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MassDosage writes "Having developed software for nearly fifteen years, I remember the dark days before testing was all the rage and the large number of bugs that had to be arduously found and fixed manually. The next step was nervously releasing the code without the safety net of a test bed and having no idea if one had introduced regressions or new bugs. When I first came across unit testing I ardently embraced it and am a huge fan of testing of various forms — from automated to smoke tests to performance and load tests to end user and exploratory testing. So it was with much enthusiasm that I picked up How Google Tests Software — written by some of the big names in testing at Google. I was hoping it would give me fresh insights into testing software at "Google Scale" as promised on the back cover, hopefully coupled with some innovative new techniques and tips. While partially succeeding on these fronts, the book as a whole didn't quite live up to my expectations and feels like a missed opportunity." Read below for the rest of MassDosage's review.


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larry ellison

Editor’s note: Aaron Levie is CEO of Box. Follow him on Twitter @levie.

In 1997, Larry Ellison had a vision for a new paradigm of computing which he called the Network Computer (NC). The idea was simple: a group of partners would build devices and services that leveraged the power of the Internet to compete against the growing Windows monopoly.

Ellison believed that the computer in the client/server era had evolved into too complex a machine for most tasks. With the NC, the ‘heavy’ computation of software and infrastructure would be abstracted from the actual device and delivered instead to thinner terminals via the web, thus radically simplifying access and enabling all new applications and mobility.

But the NC never made it mainstream. Microsoft and its allies had already amassed considerable power, and the cost of personal computers was dropping rapidly, making them even more attractive and ubiquitous. Furthermore, many of the applications were too immature to compete with the desktop software experience at the time; and few people, as it turned out, wanted to buy a device championed by Oracle.

The NC fell short on execution, but Ellison was right about the vision: “It’s the first step beyond personal computing, to universal computing.” In many ways, he was the first to glimpse a future resembling the post-PC world we are rapidly moving towards today.

15 years later, it is Apple that has brought its version of this vision to life. And Apple’s rising tide – already 172 million devices strong, sold in the last year alone – has in turn given rise to a massive, vibrant ecosystem: companies generating hundreds of millions and billions of dollars in value in under a few years, revolutionizing industries like gaming, social networking, entertainment and communications in the process. Then of course there’s Instagram.  All proving that value created in this mobile and Post-PC world will rival traditional computing categories.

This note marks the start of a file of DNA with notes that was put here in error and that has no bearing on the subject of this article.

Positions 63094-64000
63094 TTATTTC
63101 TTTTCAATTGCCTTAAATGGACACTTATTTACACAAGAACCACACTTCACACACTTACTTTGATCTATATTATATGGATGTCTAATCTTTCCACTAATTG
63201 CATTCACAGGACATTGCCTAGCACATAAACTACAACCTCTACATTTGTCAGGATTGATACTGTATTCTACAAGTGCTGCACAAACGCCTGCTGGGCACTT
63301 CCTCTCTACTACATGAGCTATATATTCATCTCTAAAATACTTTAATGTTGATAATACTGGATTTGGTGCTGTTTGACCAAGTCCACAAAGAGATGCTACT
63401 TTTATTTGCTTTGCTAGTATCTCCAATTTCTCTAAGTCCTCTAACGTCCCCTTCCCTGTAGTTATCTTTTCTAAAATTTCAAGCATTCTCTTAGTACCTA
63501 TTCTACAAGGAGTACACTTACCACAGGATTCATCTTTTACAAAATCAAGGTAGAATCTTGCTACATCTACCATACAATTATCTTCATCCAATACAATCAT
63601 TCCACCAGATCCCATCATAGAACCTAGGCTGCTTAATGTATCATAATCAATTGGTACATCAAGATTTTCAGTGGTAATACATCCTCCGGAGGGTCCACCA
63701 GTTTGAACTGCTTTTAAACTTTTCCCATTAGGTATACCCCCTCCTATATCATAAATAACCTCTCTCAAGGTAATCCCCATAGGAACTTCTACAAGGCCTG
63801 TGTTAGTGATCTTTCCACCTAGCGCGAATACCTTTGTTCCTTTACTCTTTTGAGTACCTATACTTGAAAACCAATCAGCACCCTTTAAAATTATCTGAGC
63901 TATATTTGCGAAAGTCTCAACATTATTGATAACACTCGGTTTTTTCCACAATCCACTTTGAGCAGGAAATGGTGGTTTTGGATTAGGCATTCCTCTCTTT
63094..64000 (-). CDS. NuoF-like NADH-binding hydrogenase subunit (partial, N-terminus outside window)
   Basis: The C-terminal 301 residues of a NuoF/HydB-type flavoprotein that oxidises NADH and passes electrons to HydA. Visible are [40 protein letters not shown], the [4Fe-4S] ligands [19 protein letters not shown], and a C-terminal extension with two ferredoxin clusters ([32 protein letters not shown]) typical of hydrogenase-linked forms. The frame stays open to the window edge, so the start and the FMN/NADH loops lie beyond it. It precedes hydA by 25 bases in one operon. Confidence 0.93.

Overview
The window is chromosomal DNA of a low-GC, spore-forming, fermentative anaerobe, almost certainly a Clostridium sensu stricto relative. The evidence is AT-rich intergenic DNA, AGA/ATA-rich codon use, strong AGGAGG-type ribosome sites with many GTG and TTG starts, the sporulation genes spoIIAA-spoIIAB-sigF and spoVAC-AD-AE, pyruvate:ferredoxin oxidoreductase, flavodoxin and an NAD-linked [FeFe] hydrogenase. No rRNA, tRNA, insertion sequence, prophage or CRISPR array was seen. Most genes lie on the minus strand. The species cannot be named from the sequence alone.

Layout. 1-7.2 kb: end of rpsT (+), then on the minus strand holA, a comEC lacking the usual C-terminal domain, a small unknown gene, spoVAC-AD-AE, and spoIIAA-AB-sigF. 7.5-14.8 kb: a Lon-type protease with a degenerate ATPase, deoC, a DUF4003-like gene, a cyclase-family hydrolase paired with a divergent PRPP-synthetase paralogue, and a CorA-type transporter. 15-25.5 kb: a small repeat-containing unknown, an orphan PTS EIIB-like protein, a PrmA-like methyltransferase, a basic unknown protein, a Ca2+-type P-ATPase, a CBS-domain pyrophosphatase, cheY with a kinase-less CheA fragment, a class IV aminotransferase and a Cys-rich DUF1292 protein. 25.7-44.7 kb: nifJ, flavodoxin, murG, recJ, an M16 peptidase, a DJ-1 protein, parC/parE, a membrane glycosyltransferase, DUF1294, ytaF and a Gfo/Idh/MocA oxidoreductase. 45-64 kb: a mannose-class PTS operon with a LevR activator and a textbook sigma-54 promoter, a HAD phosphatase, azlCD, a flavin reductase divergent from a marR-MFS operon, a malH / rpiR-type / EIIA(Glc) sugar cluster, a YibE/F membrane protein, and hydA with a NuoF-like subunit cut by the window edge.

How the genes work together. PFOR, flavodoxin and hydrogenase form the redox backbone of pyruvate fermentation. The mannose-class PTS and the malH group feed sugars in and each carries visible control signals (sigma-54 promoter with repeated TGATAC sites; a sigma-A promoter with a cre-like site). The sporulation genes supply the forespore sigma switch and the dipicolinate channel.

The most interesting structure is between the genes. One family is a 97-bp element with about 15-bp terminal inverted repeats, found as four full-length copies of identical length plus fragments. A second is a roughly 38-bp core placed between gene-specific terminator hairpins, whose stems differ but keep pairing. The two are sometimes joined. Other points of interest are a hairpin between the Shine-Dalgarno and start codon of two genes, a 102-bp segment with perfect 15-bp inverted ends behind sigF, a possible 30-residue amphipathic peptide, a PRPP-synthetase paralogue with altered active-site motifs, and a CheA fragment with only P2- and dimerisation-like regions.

But the post-PC transformation isn’t limited to the consumer landscape. In the enterprise, we’re transitioning to a way of working that is far more fluid, boundary-less and social. And mobile pushes computing to the cloud and rewrites all applications in its wake. Those who saw it coming (Oracle) and those who initially resisted its arrival (Microsoft) have equally been taken by surprise by the power and speed of the post-PC shift within today’s enterprises, and it’s creating one of the biggest opportunities ever.

Why the change is so profound

We recently met with the IT leadership team of a fairly conservative 50,000-person organization where all the participants all had iPads. No big surprise there. But the apps they were using were radically different from what you would have found in their organization only a few years back – a mix of apps from a new set of vendors that together supplant the traditional Microsoft Office stack.

Post-PC devices are driving enterprises to rethink their entire IT architecture, thanks to a wildly unpredictable and improbable chain reaction set off by a new consumer device from Apple.  For the first time in decades, CIOs have the opportunity – and necessity – to completely re-imagine and rebuild their technology strategy from the ground up. Catalyzing this change is the fact that the technology switching costs are often less than the price of maintaining existing solutions. A shipment of 1,000 new iPads requires applications to run on these devices – and choosing all-new applications and vendors is generally cheaper than the service fees, infrastructure, and operational costs of legacy software.

And thus, the Post-PC era drives the final nail in the coffin of the traditional enterprise software hegemony. Microsoft, in particular, built up a practical monopoly that lasted nearly twenty years, and forced an entire industry to conform to its way of seeing the world.  Yet this arrangement served its benefactor far more than the ecosystem, as the Redmond giant built up leadership positions across nearly every application category.

In the Post-PC era, businesses will shift from deploying and managing end-to-end enterprise solutions from a single vendor, to consuming apps a la carte both as individuals and en masse. But which apps and vendors will help define this new world?